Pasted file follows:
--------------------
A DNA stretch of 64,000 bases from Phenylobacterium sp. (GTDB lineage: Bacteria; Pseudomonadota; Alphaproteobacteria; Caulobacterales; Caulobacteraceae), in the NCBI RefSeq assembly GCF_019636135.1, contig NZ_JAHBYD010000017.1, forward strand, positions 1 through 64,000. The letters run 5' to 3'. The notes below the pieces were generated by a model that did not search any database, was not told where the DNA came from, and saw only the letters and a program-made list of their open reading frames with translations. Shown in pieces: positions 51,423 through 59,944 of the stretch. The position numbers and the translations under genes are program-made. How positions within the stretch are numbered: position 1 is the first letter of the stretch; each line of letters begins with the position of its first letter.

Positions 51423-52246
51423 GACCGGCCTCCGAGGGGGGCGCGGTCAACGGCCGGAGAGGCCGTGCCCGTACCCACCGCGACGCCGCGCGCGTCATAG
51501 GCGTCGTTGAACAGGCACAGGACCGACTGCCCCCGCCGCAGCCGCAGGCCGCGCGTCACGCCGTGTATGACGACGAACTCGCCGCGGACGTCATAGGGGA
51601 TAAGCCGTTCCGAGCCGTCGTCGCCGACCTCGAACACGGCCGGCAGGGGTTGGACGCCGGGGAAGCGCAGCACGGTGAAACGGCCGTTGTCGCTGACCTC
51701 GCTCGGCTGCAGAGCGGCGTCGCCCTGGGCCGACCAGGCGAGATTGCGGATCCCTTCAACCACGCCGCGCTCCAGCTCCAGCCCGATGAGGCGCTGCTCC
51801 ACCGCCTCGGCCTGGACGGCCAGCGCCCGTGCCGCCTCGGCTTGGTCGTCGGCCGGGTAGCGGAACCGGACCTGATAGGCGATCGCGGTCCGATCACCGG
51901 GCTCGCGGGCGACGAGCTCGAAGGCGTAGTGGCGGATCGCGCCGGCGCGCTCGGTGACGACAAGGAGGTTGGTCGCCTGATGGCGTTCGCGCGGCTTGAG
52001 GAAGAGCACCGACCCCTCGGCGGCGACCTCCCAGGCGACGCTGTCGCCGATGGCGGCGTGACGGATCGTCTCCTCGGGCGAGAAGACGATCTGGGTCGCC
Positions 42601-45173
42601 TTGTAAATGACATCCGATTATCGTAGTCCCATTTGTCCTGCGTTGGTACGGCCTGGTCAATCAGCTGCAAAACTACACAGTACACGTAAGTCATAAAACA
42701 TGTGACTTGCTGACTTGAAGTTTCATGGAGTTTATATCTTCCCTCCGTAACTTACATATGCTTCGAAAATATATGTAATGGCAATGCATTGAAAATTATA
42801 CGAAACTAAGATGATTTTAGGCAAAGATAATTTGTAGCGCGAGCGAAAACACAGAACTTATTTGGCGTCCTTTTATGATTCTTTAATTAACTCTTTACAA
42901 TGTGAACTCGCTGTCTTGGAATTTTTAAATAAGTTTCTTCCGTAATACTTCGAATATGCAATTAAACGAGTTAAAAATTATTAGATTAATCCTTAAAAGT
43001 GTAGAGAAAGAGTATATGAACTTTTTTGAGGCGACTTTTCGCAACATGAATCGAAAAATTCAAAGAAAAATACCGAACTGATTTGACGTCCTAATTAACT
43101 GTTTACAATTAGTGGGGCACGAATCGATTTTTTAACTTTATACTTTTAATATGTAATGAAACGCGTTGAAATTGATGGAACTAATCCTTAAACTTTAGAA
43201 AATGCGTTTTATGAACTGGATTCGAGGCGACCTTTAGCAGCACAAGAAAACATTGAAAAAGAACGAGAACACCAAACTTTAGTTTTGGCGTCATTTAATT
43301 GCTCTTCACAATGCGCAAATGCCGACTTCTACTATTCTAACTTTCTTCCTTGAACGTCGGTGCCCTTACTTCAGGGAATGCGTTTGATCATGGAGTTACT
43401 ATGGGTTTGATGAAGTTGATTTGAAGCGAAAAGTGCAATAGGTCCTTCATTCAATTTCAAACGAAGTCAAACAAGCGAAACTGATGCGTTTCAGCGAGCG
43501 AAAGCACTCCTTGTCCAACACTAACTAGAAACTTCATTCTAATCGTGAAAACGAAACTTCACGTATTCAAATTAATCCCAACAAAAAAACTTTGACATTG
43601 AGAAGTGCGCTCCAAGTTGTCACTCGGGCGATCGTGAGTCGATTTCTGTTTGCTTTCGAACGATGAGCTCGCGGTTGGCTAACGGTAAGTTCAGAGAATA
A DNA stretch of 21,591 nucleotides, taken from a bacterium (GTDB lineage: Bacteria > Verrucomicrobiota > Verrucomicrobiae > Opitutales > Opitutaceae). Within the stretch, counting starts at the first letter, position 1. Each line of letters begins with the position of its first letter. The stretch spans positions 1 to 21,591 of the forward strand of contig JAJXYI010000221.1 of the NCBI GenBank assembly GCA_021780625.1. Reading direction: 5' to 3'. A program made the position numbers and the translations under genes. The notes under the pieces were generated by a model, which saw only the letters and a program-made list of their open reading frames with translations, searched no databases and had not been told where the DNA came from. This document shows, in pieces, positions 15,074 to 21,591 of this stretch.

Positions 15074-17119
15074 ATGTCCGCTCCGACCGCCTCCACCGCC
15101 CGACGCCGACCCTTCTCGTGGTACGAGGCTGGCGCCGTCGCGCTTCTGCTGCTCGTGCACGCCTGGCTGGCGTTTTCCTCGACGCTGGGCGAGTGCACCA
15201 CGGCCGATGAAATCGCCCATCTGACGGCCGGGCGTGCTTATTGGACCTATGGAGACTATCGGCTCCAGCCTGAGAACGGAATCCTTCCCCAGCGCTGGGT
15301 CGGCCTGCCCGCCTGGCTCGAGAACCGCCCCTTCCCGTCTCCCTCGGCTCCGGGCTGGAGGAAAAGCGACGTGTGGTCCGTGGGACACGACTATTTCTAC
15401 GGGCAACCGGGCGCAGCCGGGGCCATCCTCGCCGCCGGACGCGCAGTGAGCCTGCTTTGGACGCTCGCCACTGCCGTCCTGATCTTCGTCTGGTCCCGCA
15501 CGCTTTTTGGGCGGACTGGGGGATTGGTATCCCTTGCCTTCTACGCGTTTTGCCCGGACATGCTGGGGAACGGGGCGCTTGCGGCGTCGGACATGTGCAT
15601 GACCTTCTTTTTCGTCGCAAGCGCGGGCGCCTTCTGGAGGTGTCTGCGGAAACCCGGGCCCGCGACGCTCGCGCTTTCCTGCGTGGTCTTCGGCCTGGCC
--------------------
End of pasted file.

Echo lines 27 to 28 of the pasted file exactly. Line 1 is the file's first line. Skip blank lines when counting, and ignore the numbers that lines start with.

15301 CGGCCTGCCCGCCTGGCTCGAGAACCGCCCCTTCCCGTCTCCCTCGGCTCCGGGCTGGAGGAAAAGCGACGTGTGGTCCGTGGGACACGACTATTTCTAC
15401 GGGCAACCGGGCGCAGCCGGGGCCATCCTCGCCGCCGGACGCGCAGTGAGCCTGCTTTGGACGCTCGCCACTGCCGTCCTGATCTTCGTCTGGTCCCGCA